A GLOBAL cool down will "march in with vengeance" to usher in a 100-year mini-ice age that could freeze over the River Thames, climate scientists told Daily Star Online.
Experts told Daily Star Online planet Earth is on course for a "Little Age Ice" within the next three years thanks to a cocktail of climate change and low solar activity. Research shows a natural cooling cycle that occurs every 230 years began in 2014 and will send temperatures plummeting even further by 2019.
Scientists are also expecting a "huge reduction" in solar activity for 33 years between 2020 and 2053 that will cause thermometers to crash. Both cycles suggest Earth is entering a global cooling cycle that could have devastating consequences for global economy, human life and society as we know it.
If predictions of the world-wide big freeze come true, the plot to 2004 film The Day After Tomorrow would not be far from reality during winter. Millions of lives would be at risk of prolonged blackouts, food and electricity shortages and cold-related health problems.
David Dilley, CEO of Global Weather Oscillations, told Daily Star Online global warming and cooling cycles are determined by the gravitational forces of the Earth, moon and sun.
Each cycle lasts around 120,000 years, with sub-cycles of around 230 years.
He said: "We have had five warming cycles since about 900AD, each followed by a dramatic cooling cycle. "The last global warming cycle ended in 1790 and the year 2020 is 230 following this - thus I have been talking about rapid cooling beginning in 2019."
He said the oncoming cooling will send temperatures plummeting to lows last seen in the 1940s - when the mercury bottomed out at -21C during winter in the UK. He said: "Cooling from 2019 into about 2020 to 2021 will bring world temperatures back to where they were in the 1940s through the 1960s.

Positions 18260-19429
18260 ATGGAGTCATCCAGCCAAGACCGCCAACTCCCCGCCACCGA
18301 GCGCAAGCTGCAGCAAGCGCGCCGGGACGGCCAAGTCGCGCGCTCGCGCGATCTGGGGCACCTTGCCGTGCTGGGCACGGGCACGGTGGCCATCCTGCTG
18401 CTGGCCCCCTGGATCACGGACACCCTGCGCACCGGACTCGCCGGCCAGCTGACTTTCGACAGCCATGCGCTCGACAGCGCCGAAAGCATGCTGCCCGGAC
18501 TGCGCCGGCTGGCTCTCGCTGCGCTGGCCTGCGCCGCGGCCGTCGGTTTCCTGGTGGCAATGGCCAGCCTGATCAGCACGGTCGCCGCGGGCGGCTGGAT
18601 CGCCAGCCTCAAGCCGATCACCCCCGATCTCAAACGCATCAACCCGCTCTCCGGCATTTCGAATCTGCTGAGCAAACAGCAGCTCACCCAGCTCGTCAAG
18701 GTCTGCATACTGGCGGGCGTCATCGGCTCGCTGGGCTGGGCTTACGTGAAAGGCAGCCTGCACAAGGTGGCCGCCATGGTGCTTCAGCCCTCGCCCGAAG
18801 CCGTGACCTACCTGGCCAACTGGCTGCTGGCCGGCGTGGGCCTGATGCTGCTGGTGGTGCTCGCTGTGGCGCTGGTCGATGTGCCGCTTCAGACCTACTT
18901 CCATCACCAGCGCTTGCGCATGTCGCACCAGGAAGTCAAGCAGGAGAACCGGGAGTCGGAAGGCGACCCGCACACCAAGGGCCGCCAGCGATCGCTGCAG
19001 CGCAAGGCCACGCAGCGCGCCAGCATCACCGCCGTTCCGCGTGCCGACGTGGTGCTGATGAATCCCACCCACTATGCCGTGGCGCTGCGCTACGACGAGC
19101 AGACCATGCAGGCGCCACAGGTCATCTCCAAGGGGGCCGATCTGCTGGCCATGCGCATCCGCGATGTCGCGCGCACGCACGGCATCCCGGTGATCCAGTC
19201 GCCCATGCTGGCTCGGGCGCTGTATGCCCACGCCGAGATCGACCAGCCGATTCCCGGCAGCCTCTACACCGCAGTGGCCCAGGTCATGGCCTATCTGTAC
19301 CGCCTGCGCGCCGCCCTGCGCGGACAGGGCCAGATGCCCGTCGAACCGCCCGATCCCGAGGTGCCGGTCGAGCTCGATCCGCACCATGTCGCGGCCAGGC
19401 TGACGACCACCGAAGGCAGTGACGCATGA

"The Arctic will freeze solid and rapidly by 2020 and thus allow much more Arctic air to build up and move southward toward Great Britain. "Expect by the mid to late 2020s that winter temperatures will dip even colder than the 1940s to 1960s. This will last for 60 to 100 years and then a gradual warm-up toward the next global warming cycle that will not be as warm as the one we are now coming out of."
Research from mathematics professor Valentina Zharkova shows that low solar activity could cause global temperatures to dip to their lowest levels for more than 350 years. Within three years drastic reductions in heat-releases from the sun could drive substantial cooling in Europe, North America and Asia.
From 1650 to 1710, temperatures across much of Europe - including Britain - plunged when the sun entered a quiet phase known as the Maunder Minimum. Zharkova believes a similarly extreme deep freeze is on the way - triggering new glaciers, blanket sea ice and frozen over rivers and lakes.
She told Daily Star Online: "We did not calculate temperature variations on the Earth, we can only speculate what should happen by relying on the experience of the previous grand-cycle occurred in the 1645-1705 Maunder Minimum. "At that time the mini ice age lasted for 60-65 years. The forthcoming grand minimum will last for three solar cycles, or 33 years, from 2020 to 2053, as we predicted.
"Because of huge reduction of solar activity it is expected that the terrestrial temperature will be also reduced as it has happened in 17th century."
Zharkova, of Northumbria University, made the predictions by studying new mathematical models for solar activity. She claims her models can predict the solar cycle with 97% accuracy, leaving little margin for error.
The Met Office has previously told Daily Star Online that a new mini-ice age is a "worst case scenario", adding that while temperatures are likely to dip, it will do little to offset man-made global warming.
George Feulner, of the Potsdam Institute on Climate Change Research, agrees with this view, adding: "The expected decrease in global temperature would be 0.1 degrees Celsius at most, compared to about 1.3 degrees Celsius since pre-industrial times by the year 2030."